Prevalence of AHD among ART-naïve patients in South Africa

The 53 studies had a combined total of 11,545,460 PLHIV with 4,204,835 patients having AHD at ART enrolment. The prevalence of AHD in South Africa ranged between 5 and 82%. The pooled overall prevalence of AHD among ART-naïve patients was 43.4% (95% CI 40.1–46.8%, n = 53 studies). There was substantial heterogeneity among included studies (I2 = 99.9, P < 0.001) as shown in Fig. 2. Our estimates in prediction intervals analysis showed that the prevalence of AHD among ART-naïve patients was 44.3% (95% CI 38.0 to 50.0).

Fig. 2
figure 2

Forest plot of prevalence of AHD among ART-naïve in South Africa, from studies published from 2010–2022

Prevalence of AHD among ART-naïve patients by age group

The lowest pooled prevalence of AHD among ART-naïve was observed among adolescents 21% (95% CI 20.55–22.30%, n = 2 studies) and adults’ group 42.2% (95% CI 38.7–45.7%, n = 48 studies). The highest pooled prevalence of AHD among ART-naïve was observed among children 80.9% (95% CI 78.2–83.6%, n = 3 studies). The test for subgroups differences indicated that there was a statistically significant subgroup effect for age (P < 0.001), Fig. 3.

Fig. 3
figure 3

Prevalence of AHD among ART-naïve patients in South Africa by age group, from studies published during the period 2010–2022

Prevalence of AHD among ART-native patients by assessment methods: CD4 versus WHO clinical staging system

The pooled prevalence of ADH among ART-naïve patients was significantly higher among studies that used the WHO clinical staging system to assess AHD, 58.8% (95% CI 58.8–76.0%, n = 9), compared with a pooled prevalence of AHD estimate in 44 studies that used CD4 count criteria; 40.5% (95% CI 37.0% to 44.1, n = 44), Fig. 4.

Fig. 4
figure 4

Prevalence of AHD among ART-naïve patients in South Africa by Assessment methods (CD4 count and WHO clinical staging system), from studies published during the period 2010–2022

Additionally, the prevalence of AHD among ART-naïve patients was 66.1% (95% CI 45.2–84.2%, n = 5) in studies conducted in hospital settings (inpatients) compared with 41.1% (95% CI 37.7–44.6%, n = 48) in studies conducted in ambulatory studies or outpatients (Appendix 3, Fig. 1) p < 0.001. We further conducted a subgroup analysis evaluating the prevalence of AHD among ART-naïve patients across study designs, the highest prevalence of AHD was observed among prospective cohort studies with 51.8% (95% CI 36.7–66.8%, n = 10), followed by cross sectional studies, retrospective analysis of HIV program data, retrospective cohort studies and cross-sectional survey with 46.9%, 41.1%, 35.1% and 7.3%, respectively, (Appendix 3, Fig. 2). Moreover, from sub-analyses, we observed that ADH among ART-naïve patients was more common among studies analysing national HIV cohort, followed by studies conducted in Eastern Cape province, Gauteng, KwaZulu-Natal, Western Cape, and Limpopo (Appendix 3, Fig. 3).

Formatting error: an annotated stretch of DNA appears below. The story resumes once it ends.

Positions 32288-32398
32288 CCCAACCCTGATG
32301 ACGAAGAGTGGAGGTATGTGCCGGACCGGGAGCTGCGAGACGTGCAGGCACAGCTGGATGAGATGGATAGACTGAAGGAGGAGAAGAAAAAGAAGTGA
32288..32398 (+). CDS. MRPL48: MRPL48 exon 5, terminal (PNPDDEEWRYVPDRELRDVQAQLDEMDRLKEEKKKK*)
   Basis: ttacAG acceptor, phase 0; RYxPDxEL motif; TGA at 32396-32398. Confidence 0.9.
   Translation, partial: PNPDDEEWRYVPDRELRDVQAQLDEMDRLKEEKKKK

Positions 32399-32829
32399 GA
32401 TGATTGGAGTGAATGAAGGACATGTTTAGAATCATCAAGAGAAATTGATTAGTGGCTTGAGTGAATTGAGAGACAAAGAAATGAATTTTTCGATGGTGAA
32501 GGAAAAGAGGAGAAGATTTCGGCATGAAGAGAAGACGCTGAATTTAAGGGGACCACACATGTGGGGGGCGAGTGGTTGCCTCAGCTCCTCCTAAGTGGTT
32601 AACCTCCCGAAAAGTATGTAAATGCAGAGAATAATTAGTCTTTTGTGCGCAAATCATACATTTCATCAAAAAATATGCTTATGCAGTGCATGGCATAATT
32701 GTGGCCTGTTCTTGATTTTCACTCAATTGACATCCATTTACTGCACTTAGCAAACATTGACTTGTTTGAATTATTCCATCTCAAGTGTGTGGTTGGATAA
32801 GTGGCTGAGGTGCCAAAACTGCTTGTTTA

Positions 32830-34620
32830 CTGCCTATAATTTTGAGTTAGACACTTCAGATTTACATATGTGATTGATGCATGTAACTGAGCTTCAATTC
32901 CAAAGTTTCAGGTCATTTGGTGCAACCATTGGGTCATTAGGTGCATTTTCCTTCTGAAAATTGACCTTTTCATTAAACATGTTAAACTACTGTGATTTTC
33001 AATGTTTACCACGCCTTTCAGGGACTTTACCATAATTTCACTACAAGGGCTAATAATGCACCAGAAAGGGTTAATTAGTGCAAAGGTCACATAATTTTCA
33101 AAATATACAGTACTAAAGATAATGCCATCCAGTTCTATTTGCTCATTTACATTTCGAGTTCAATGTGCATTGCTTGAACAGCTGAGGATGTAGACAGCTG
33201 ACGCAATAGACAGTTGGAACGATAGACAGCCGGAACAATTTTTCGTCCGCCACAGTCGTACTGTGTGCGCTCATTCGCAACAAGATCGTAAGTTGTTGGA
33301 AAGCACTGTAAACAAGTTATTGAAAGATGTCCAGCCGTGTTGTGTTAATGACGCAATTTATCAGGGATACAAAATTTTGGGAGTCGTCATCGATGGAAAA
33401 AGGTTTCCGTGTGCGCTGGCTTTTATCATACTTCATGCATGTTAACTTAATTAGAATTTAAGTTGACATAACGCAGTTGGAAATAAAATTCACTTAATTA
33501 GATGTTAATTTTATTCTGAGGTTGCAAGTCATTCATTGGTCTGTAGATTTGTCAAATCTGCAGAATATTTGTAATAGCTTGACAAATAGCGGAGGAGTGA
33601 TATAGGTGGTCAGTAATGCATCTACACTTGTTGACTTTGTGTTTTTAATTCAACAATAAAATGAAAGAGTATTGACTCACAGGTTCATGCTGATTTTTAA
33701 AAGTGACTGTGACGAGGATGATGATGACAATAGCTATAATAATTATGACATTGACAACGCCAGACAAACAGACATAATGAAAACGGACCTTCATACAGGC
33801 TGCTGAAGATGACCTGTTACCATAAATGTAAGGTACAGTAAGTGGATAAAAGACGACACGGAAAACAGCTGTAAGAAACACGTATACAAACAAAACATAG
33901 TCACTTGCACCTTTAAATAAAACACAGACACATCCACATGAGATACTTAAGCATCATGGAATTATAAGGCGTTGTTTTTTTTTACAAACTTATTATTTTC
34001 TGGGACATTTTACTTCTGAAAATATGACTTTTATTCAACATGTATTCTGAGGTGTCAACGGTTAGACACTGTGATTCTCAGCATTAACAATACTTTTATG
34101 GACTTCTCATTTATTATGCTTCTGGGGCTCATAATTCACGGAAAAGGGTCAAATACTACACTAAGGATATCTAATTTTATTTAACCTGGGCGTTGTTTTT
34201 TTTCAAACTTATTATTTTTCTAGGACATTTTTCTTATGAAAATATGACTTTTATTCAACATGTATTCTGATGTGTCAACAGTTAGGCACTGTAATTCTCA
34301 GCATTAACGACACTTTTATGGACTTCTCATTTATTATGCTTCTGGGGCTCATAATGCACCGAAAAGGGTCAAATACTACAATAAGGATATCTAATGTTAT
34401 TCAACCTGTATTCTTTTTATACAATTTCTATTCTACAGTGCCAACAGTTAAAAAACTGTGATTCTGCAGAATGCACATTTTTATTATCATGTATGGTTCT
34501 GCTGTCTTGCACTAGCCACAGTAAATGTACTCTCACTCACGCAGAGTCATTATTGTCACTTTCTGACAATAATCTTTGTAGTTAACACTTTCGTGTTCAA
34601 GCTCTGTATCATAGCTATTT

Sensitivity analysis

We performed one study leave out at a time sensitivity analysis and its result showed that the polled estimated prevalence of AHD among ART-naïve patients obtained when each of the included studies was left out from the analysis at a time was within the 95% confidence limit of the pooled estimate of AHD when all studies were pooled together. The average prevalence of AHD among ART-naïve patients when one of the 53 studies was left out from the analysis ranges between 44.0% (95% CI 38.0–50.0%) and 45.0% (95% CI 39.0–51.0%) (Appendix 3, Fig. 4).